Community and Church: the Italian “problem” in Australia during the inter-war years.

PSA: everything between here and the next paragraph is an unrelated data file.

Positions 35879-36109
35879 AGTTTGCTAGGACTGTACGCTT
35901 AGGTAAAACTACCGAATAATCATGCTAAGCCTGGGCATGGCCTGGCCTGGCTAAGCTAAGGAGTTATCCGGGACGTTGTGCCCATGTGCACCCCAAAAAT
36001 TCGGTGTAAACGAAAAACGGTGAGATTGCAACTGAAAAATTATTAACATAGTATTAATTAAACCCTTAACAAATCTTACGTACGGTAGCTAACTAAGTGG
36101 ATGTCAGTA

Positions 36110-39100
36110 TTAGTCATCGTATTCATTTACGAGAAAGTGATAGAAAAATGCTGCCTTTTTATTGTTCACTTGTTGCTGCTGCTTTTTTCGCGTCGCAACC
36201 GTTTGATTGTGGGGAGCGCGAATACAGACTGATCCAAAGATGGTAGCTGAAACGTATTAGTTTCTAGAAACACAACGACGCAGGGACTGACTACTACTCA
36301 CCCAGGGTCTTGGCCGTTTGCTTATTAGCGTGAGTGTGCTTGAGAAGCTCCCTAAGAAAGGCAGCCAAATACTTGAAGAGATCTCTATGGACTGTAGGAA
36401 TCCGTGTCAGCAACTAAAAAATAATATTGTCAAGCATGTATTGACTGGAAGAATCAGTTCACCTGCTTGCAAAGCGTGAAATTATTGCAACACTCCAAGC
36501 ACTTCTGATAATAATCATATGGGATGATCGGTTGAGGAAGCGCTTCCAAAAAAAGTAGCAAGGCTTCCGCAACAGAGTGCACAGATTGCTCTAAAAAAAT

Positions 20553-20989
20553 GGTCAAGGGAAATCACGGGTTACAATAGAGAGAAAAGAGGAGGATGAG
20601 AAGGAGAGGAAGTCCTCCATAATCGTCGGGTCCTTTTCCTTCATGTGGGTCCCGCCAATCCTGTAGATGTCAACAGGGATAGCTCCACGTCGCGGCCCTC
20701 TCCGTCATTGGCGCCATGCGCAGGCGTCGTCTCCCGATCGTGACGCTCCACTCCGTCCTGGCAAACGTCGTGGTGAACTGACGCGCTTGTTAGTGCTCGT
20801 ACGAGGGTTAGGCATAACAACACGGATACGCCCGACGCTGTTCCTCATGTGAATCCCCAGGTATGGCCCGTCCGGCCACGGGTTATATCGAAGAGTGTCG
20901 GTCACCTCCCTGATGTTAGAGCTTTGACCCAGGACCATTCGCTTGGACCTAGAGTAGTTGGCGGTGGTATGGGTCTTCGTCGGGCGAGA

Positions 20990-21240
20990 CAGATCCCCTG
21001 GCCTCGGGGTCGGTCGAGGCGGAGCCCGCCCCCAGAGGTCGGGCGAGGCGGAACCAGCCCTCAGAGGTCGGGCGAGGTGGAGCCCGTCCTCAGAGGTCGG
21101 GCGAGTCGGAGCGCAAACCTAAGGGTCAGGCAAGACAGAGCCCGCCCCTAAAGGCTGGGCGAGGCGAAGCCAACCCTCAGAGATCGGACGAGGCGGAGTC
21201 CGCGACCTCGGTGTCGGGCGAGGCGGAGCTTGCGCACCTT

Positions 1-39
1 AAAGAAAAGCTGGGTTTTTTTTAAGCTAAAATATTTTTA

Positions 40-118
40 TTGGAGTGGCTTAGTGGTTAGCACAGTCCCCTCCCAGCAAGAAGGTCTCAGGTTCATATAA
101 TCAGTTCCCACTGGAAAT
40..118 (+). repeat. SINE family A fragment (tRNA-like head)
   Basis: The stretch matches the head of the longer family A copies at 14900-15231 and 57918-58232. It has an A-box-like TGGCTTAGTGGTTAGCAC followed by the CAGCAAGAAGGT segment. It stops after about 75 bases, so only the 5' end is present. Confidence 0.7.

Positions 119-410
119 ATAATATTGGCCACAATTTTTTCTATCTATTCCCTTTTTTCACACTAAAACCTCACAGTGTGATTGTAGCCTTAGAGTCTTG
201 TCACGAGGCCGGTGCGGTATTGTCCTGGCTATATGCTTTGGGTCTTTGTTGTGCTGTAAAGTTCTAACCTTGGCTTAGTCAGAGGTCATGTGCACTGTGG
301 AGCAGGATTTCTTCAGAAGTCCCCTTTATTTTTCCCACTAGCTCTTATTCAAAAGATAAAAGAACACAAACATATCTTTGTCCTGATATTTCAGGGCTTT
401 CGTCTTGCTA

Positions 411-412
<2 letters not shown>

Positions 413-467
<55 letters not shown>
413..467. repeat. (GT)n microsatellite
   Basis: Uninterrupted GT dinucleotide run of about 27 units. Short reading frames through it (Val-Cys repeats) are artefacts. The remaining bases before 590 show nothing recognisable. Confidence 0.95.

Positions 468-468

The mass migration of Italians to Anglo-Saxon countries, such as the USA and Australia, caused a great amount of discontent in religious circles, so much so that Italian migrants have been considered a religious “problem”. One of the greatest contributors to the Italian “problem” was the folk religion of the new arrivals. They had very little or no instruction in the doctrines of the Catholic Church and their folk religion was considered a “syncretic melding of ancient pagan beliefs, magical practices and Christian liturgy”.1 This paper will examine the Italian “problem” in Australia. It will establish that the “problem” did exist in Australia before the Second World War, a period that has been considered by scholars to be a period of non-activity and has consequently been neglected. Quite often it is believed that, due to small numbers and remote settlement patterns, Italian migrants did not pose a “real challenge” to the Catholic Church in Australia before the Second World War.2 This paper will look at the attitudes of the Australian Catholic hierarchy to Italian migrants in Australia during the inter-war years and how the Australian bishops attempted to care for Italian migrants by providing them with Italian-speaking Irish priests who, in some cases, sufficed, but were not a complete answer to the “problem”. The Italian priests who worked among Italian migrants in Australia during the 1920s were Fr Vincenzo de Francesco, Fr Severino Mambrini and Bishop Coppo. This paper will examine the methods used by these priests to bring Italian migrants back to the Church.